Perhaps no other American holiday than St. Patrick’s Day shows how we shoehorn food themes into all our big days.
I refer to the green thing. (It began with green beer, a beverage dragged kicking and screaming to its strangest possible further dimension.)
So, for this March 17, you will find eating, cooking, and dining suggestions, in no particular order, for: linguine pesto, grasshopper pie, lime gelatin, guacamole, mint chocolate chip brownies, all manner of viridescent beverage, pistachio ice cream, and anything and everything that can be made, constructed, or whipped up with spinach, kale, or avocado.
A certain WASP, Western European, even Cal-Ital partiality wends through all of these foods — save the guacamole and avocado dishes, of course. Irish people, you are off the hook; none of you ever would suggest such an atrocity as, say, the appletini.
But we live in a section of the globe that revels in another green thing, so special to us and our place in cooking that it surprises me that we hereabouts are not awash in it on March 17.
I refer to the chile pepper and its finest epiphany, chile verde. I mean, it is the near-iconic food of the State of Colorado, not to say its queen city. It has a beautiful pronunciation of “green” in its very name. Where and when did we miss the junction of it and El Día de San Patricio?
Course correction here. First course, a cup. Second course, a big bowl with steamed flour tortillas. Or a burrito the size of a teenager’s leg smothered in it. Third course — no, don’t sweeten it with anything; leave it be. Honor it.
It is our green thing.
This recipe has a righteous (albeit Anglo) lineage. It was birthed in longtime Denver Post Food Editor Helen Dollaghan’s “Denver Post Pork Green Chile,” one of her more-requested recipes (at the eight Super Bowl appearances of the Denver Broncos, there were noticeable blips in her mail), adapted to the Instant Pot by my son, Colin Francis, and tinkered on by yours truly.
There was little tinkering, to tell the truth, except at the edges of technique. The whole truth is that this former restaurant critic (12 years, both dailies, hundreds of eateries, 43 gained pounds) never has or had sampled a better pork green chile— chile verde — than his son’s.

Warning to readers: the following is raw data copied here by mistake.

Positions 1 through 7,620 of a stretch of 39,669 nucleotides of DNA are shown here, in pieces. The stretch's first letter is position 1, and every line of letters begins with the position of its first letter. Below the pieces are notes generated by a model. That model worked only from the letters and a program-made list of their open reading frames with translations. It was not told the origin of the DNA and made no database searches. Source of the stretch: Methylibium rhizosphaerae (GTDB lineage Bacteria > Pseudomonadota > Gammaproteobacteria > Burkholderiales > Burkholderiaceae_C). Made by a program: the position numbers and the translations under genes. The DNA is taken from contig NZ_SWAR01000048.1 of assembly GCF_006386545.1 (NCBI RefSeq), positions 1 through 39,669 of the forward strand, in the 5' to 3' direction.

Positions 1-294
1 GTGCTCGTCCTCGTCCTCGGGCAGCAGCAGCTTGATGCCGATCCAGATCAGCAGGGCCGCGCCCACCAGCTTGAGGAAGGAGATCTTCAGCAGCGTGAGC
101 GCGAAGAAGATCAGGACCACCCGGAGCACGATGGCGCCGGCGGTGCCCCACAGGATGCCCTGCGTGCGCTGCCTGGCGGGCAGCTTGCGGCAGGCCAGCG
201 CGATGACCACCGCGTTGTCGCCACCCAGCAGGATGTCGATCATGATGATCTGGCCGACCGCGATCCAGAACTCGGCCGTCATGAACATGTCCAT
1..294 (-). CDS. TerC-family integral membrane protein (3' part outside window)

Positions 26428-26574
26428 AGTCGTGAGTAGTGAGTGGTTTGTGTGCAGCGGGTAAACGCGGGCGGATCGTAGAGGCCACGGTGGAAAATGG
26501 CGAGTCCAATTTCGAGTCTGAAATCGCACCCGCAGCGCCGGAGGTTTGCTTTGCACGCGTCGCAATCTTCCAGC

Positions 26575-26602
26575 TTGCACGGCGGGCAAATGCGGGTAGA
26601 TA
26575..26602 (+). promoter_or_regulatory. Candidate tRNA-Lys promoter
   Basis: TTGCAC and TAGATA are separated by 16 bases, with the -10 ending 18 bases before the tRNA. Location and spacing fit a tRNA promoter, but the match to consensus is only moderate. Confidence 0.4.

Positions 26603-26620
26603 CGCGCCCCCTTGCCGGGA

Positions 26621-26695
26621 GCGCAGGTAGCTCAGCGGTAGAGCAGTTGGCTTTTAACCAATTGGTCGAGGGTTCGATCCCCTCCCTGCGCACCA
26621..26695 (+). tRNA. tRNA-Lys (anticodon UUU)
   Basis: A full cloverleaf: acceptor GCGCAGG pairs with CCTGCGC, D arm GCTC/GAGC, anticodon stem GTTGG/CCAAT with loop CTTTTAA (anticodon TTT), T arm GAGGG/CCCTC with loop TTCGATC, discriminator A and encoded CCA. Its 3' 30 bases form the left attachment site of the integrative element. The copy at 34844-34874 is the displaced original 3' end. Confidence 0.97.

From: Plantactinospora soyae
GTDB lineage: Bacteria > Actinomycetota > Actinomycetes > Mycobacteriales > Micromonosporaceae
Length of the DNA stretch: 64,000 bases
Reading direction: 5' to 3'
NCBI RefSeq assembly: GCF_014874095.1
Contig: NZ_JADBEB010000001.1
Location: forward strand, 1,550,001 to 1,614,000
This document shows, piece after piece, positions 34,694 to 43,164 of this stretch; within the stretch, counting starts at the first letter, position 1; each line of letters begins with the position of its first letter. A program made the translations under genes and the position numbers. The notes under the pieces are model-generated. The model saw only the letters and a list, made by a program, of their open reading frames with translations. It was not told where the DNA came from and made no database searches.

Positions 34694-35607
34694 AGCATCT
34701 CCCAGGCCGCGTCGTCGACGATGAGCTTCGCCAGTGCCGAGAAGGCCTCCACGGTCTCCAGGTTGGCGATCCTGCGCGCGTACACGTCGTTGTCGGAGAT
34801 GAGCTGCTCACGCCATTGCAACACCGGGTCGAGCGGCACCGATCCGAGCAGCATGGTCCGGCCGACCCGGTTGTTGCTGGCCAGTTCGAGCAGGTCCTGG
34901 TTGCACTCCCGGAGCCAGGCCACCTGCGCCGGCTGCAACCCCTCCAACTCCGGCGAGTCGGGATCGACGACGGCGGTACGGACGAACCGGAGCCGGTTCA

It is delicious, delicioso, worthy of a Saint.
Instant Pot Chile Verde
Adapted by Colin and Bill St. John from a recipe created by legendary Denver Post food editor Helen Dollaghan. Serves 4
Note: The most ubiquitous chile brands on the Front Range are from Select New Mexico (which is actually a Denver-based company) and Bueno. Chiles almost always are sold as either “hot” or “mild” only. If you prefer a medium heat, buy a package of each and double the recipe. Or add some jalapeños or serranos to a mild batch. If you use fresh chiles, chop them and add at least enough broth to cover to the rest of the ingredients.
1 pound pork, cut into 1 1/2-inch cubes (lean pork shoulder, loin or chop)
1 teaspoon kosher or sea salt
Freshly ground pepper to taste
1/4 cup canola oil
1 tablespoon ground cumin
1 1/2 tablespoons dark chile powder
1 1/2 tablespoons dried oregano
2 cloves garlic, crushed
1 medium onion, diced
1 14.5-ounce can low-sodium chicken broth
1 24-ounce package or 2 13-ounce packages frozen roasted green chiles, defrosted (or the equivalent in fresh-roasted green chiles)
1 tablespoon tomato paste
1 lime, halved
Sides of flour or corn tortillas, crumbled tortilla chips, chopped cilantro, diced avocado, lime wedges, shredded cheese
Set your Instant Pot to Sauté and, once hot, add oil and pork. Brown pork on all sides, sprinkling with salt and pepper. Add cumin, chile powder, oregano, garlic and onion, and stir well. Add broth, chopped chiles, tomato paste and squeeze of one half of lime. Stir well; sauté until mixture in pot just begins to bubble. Press Cancel.
Close the lid and cook on High Pressure for 25 minutes, then allow for 5 minutes Natural Release followed by a Quick Release. Open the lid and serve with the sides.
For additional chile heat: Add seeded and chopped jalapeño or serrano chiles along with the chopped and roasted green chiles in the cooking pot, or the same, fresh, seeded and finely chopped as part of the sides.
Reach Bill St John at firstname.lastname@example.org